Half an hour on the internet is enough to explode most people’s sense of geography – with just a couple of clicks you can catch up with your cousin in Australia, buy exotic chillies from Mexico, or see for yourself what the snow is like in Kitzbuhel. This is all amazing, exciting stuff, but it’s important that businesses don’t forget to think local too.
Research shows that 88% of consumers search for local information on their smartphone, and 84% make similar searches on their computer or tablet. What’s more, 50% of these local phone searchers and 34% of local computer searchers went on to visit a physical store within a day of looking for information.
Clearly, if you’re a local business targeting consumers in the surrounding area, showing up in the local search results will boost your brand awareness and custom. And the great thing is you can get the ball rolling yourself with a few simple steps. What are you waiting for? Our guide will walk you through the process.
What is local search and why is it important to my site?
So we know that local search is important, but what exactly is it? Well, you probably benefitted from it last time you tried a new takeaway or looked for a plumber. Don’t know about you, but I fancy some sushi tonight:
Those three boxes at the top of the results page are the local search results, often known as the three-pack or snack-pack (because the local display has recently been condensed into a bite-sized three.) Notice how eye-catching the local results are in contrast to the organic one below, with their neat boxes and colourful images. Sometimes there’ll be a map included too:
The sheer on-page real estate the local results take up is an obvious bonus – if you’re in the snack-pack and your competitor down the road isn’t, you’re already more visible than they are. Mobile searchers won’t even see the organic stuff unless they bother to scroll down.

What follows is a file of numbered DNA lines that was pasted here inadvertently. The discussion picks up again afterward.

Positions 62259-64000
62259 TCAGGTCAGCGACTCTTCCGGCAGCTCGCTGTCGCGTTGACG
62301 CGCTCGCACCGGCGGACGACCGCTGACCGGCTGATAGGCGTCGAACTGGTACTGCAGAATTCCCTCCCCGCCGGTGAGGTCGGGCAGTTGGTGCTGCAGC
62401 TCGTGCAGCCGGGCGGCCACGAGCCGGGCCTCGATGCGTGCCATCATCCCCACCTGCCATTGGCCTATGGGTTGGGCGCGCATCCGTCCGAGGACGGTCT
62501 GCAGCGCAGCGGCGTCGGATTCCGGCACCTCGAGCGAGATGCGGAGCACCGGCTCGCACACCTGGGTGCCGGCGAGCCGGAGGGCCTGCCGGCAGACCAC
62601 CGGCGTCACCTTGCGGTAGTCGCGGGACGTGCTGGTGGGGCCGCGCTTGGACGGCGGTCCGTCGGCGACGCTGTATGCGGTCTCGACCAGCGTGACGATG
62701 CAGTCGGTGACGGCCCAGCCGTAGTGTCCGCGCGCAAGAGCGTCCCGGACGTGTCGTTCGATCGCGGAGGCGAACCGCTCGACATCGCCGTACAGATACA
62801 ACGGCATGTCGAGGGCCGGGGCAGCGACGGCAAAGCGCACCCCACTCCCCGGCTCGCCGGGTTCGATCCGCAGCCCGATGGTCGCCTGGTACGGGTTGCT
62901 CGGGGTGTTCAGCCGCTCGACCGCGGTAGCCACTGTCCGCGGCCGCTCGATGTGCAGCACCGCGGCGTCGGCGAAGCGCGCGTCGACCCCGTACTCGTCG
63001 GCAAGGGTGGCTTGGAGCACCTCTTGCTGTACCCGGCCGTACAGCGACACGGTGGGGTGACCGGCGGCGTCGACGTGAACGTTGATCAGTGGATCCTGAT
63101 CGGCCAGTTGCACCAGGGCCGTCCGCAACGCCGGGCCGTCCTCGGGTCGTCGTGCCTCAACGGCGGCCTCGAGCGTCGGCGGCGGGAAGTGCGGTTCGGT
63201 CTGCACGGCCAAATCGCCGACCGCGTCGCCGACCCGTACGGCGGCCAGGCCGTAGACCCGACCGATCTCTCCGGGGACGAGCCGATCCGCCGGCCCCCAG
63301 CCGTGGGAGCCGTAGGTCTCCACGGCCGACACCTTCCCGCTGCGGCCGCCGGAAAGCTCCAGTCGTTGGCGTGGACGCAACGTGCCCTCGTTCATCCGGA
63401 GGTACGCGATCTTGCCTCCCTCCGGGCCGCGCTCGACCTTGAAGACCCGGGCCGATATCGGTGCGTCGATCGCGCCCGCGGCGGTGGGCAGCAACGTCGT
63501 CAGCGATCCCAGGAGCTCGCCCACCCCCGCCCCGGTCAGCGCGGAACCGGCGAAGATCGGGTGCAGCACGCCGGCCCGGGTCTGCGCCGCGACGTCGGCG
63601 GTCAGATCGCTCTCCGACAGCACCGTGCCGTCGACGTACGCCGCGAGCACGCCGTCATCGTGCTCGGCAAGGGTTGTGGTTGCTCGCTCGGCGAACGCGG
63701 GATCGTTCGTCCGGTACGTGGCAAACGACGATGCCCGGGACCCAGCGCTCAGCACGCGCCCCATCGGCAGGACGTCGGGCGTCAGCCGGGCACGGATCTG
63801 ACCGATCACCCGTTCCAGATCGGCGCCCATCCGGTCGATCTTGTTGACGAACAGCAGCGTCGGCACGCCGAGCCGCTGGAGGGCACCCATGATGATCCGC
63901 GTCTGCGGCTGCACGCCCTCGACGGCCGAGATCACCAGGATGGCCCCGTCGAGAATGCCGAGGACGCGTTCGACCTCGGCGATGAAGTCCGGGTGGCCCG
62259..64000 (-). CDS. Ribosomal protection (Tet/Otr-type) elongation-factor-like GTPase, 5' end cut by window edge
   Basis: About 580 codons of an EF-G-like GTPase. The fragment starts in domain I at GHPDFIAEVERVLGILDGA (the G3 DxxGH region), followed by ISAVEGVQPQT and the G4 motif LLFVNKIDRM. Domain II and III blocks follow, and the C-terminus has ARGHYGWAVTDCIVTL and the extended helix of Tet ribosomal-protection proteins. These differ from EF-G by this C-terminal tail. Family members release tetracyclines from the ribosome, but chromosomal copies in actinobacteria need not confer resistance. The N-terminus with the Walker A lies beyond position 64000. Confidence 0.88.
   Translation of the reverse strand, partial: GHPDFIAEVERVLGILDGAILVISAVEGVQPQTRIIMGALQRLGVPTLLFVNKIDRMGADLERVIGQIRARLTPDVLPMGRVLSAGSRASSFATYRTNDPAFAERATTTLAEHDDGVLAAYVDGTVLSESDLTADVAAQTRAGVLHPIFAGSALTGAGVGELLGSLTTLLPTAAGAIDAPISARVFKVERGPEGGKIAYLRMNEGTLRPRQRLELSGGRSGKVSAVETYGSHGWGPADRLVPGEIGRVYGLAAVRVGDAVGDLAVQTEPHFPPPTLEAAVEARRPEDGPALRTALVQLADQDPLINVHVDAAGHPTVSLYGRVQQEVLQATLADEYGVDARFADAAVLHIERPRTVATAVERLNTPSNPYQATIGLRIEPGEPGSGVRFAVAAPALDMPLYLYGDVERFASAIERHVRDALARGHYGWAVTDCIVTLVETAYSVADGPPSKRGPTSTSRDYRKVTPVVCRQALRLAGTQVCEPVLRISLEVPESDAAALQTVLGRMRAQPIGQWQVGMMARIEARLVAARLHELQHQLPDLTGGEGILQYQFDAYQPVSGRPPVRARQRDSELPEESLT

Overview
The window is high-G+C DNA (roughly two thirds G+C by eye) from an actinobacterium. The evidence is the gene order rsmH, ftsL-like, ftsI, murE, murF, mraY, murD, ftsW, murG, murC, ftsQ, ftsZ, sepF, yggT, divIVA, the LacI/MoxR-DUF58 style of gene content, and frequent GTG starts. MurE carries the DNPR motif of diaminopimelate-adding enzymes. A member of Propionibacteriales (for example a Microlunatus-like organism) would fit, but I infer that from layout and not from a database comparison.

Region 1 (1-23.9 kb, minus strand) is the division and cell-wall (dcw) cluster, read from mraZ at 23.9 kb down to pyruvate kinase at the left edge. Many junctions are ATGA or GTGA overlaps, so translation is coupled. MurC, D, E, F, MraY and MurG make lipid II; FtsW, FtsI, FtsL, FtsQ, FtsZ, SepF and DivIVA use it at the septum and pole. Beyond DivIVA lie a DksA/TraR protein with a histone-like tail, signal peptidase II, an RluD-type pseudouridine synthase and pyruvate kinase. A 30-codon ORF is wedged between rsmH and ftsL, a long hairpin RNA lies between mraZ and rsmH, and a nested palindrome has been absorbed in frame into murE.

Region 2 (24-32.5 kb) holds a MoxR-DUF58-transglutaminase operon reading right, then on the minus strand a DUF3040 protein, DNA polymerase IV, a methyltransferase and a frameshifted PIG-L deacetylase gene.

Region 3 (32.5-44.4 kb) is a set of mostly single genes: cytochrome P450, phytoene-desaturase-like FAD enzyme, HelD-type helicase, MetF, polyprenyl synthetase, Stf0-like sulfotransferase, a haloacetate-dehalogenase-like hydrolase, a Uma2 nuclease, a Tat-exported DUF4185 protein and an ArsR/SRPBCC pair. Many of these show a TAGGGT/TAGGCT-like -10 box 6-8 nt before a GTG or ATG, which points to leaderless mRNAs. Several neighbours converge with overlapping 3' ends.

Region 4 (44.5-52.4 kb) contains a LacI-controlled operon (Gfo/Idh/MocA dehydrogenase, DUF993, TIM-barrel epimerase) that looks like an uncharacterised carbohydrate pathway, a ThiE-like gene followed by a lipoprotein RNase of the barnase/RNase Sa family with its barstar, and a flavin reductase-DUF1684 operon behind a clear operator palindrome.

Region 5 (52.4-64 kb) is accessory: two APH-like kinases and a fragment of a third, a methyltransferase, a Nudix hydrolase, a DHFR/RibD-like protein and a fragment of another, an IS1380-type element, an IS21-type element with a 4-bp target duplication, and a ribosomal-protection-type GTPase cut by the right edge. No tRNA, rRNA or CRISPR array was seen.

And more importantly, look how useful the local results are. In the first example I can see an address along with a star rating from previous customers without a single click. If I was hungry, this might be enough for me to get my shoes and head out to one of these restaurants.
In the second example, I can easily see which hairdresser is closest to me and what time they are open until - and if I hit Directions I can find out how to get there too.
On mobile phones in particular, local results make it much easier for potential customers to get in touch. The Call button allows them to instantly phone you without any cutting and pasting of numbers, whilst the Get Directions button will get them to your door right away.
How do I get in the local search results?
To have a chance of getting in the local results, you need to tell Google all about your business by setting up a My Business account. It only a takes a few simple steps – and even if you don’t quite manage to grab a place in the snack pack, you’ll still improve your brand visibility and make it easier for customers to find you.
1. Have a physical location
This might sound a bit obvious, but to be included in the local results you need to have an address that customers are able to visit, such as an office or shop. If your business makes products that are sold across the country by third party stores, for example, it may not be suitable to put your head office in the local listings. However, you can still use My Business to promote your brand online.
2. Set up your My Business account accurately
Head over to My Business. If you already have a Gmail linked to your business, you can use this to sign in – otherwise click ‘get onto Google’ to set things up.
Next, find your business on the map by typing in the name and address – don’t worry if you can’t find it, just click ‘my business isn’t listed’ to add it.
Ensure that all the information for your business is correct. It’s vital that all the details are written exactly the same as on your website, right down to the spaces in your phone number. If you’re a plumber, florist or takeaway who works within a particular area, you can also specify where your services are available.
Great – that’s the first part done. Google will now send a postcard to your business address with a PIN on it, to verify that you are indeed based in the local area. In the meantime it will also generate a Google+ account for the business (more of that later). If you already have an account you can just delete the new one – but make sure all the contact information on it matches up exactly.